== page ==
Ten years ago today Malcolm Turnbull was getting stuck in to a debate in Parliament House with Peter Garrett about climate change. Climate change, said Turnbull, was "an enormous challenge and probably the biggest one our country faces, the world faces, at the moment." At the time, Turnbull was the environment minister in John Howard's final term. Now of course, Turnbull is prime minister. Garrett, halfway through his six-year stint as a Labor politician, was Kevin Rudd's shadow environment minister.
In the meantime, Prime Minister Kevin Rudd--from the Labor party--failed to get the votes to pass his carbon legislation through parliament and subsequently was overthrown by a popular deputy prime minister, Julia Gillard, who promised not to introduce carbon legislation. Gillard did in fact introduce carbon pricing in 2011. Cue vitriolic opposition from an invigorated conservative opposition led by Abbott. Gillard's popularity plummeted as opponents attacked her credibility; she was then challenged and defeated by a resurgent Kevin Rudd, in 2013. Abbott took office in a landslide and has proceeded to repeal the carbon legislation, which he called a "toxic tax."
New security and reliability obligations will be imposed on power generators, and ageing plants will have to provide regulators with three years' notice before they close, according to sweeping reforms proposed by Australia's chief scientist. In a briefing for state energy ministers on Thursday afternoon, ahead of the release of his final report to the Council of Australian Governments on Friday, Alan Finkel outlined the new regulatory regime and signalled he would recommend a new emissions reduction mechanism, to be called the clean energy target. According to sources familiar with the final review, Finkel will propose that new generators be subject to specific security and reliability obligations to ensure renewable energy players can guarantee dispatchable generation around the clock, either through battery storage or by contracting back-up thermal power. The new requirements will impose costs on the renewable energy sector. There will also be new, system-wide obligations across the national electricity market to ensure faster responses during natural disasters.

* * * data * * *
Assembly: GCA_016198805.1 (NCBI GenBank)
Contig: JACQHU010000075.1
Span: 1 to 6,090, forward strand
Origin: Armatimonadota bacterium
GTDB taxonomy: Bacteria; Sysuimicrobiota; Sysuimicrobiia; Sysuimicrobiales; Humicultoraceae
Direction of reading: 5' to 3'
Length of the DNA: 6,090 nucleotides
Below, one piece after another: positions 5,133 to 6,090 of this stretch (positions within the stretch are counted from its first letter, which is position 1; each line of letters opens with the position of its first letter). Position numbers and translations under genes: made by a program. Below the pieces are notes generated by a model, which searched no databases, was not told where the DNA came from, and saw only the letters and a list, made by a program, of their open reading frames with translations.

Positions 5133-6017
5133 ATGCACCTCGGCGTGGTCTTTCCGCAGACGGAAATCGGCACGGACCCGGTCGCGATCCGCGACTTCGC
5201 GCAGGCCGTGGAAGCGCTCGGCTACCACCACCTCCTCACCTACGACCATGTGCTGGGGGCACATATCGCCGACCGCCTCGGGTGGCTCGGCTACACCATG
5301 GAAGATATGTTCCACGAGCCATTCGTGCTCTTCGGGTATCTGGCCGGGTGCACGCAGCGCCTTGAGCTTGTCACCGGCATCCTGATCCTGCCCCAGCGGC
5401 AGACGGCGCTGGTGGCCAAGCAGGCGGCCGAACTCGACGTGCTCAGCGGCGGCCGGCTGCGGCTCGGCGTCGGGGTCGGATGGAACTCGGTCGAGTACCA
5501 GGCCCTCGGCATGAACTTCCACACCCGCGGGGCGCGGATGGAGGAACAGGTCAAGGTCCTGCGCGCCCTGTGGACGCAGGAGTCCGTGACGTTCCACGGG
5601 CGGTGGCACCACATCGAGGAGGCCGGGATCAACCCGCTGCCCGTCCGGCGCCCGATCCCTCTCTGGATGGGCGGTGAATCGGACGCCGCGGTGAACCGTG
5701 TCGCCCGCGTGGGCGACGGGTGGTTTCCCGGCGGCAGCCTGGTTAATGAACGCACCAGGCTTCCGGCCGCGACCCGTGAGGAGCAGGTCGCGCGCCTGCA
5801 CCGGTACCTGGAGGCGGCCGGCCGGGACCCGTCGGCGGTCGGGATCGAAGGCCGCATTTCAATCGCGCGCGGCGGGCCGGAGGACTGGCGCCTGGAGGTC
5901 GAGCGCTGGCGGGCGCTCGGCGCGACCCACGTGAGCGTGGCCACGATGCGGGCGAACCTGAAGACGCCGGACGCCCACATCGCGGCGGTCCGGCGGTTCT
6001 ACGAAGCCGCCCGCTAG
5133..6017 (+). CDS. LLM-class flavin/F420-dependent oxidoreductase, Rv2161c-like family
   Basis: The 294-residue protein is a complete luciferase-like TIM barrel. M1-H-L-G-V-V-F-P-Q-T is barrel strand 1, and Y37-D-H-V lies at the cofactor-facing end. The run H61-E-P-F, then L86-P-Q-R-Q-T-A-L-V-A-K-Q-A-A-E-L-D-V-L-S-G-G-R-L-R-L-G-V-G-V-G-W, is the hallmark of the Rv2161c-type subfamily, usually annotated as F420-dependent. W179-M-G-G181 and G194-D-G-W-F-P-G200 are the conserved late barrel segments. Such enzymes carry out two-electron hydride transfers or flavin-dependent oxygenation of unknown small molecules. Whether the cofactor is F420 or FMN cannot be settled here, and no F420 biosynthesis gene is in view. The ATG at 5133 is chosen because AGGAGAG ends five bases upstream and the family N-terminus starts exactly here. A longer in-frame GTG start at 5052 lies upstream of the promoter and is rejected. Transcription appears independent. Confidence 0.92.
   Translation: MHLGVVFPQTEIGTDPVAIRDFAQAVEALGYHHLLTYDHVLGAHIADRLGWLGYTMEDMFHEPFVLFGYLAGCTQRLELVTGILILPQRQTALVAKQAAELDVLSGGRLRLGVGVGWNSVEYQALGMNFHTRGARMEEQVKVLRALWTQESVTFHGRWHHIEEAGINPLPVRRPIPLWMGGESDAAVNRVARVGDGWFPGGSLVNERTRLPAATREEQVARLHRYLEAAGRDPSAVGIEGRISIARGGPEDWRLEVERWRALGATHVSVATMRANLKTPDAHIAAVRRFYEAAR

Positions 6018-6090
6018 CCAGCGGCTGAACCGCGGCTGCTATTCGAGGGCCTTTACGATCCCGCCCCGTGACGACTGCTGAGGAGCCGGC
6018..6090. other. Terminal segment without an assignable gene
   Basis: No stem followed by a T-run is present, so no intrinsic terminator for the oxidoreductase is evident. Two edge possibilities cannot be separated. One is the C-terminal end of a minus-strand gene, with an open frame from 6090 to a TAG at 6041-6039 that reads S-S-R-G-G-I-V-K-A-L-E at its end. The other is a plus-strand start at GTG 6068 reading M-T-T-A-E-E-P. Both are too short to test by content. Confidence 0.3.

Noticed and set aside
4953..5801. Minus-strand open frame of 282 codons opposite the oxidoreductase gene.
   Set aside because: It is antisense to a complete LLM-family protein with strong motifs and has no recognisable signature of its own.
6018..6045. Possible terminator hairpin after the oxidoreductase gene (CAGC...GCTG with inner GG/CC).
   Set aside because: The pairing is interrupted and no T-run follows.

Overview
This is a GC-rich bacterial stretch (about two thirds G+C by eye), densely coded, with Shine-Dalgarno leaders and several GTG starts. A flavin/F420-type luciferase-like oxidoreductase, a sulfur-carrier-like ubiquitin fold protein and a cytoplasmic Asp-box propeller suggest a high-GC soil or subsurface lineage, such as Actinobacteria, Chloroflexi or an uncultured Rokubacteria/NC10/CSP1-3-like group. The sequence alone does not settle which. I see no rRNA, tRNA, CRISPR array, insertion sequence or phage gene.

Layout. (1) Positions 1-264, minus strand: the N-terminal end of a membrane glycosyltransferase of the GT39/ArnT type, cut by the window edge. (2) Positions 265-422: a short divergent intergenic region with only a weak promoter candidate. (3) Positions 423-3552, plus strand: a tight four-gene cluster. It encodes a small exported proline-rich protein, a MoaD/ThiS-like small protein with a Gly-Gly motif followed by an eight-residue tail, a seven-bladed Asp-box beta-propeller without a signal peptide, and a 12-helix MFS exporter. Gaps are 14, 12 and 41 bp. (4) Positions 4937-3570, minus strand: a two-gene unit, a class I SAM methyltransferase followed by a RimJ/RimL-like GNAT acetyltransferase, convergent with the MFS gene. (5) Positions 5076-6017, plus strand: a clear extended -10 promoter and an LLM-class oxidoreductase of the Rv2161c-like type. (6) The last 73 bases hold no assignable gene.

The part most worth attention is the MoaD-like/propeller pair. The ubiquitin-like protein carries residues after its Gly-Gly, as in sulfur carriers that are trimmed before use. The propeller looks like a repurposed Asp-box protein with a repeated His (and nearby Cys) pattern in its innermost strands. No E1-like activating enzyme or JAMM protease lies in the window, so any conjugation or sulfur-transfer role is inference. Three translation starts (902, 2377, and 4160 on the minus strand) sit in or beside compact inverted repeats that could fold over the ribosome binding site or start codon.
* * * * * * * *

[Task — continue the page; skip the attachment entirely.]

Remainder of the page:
If you've watched the inglorious spectacle of the failure of Australian politics on climate and energy policy over the last 10 years, it's a bit hard to look out on the wreckage without feeling sick to the stomach. But look we must and, if we look now, we are able to chart the consequences of abject failure in highly specific ways. What Australians are experiencing now – rising prices, rising emissions and a grid that creaks and sputters in extreme weather – is the logical consequence of a decade of unconscionable public policy failure. This isn't some freak accident that's been visited on the country, we are not the unwitting victims of a natural disaster that has blown in unexpectedly. We are reaping now precisely what has been sown.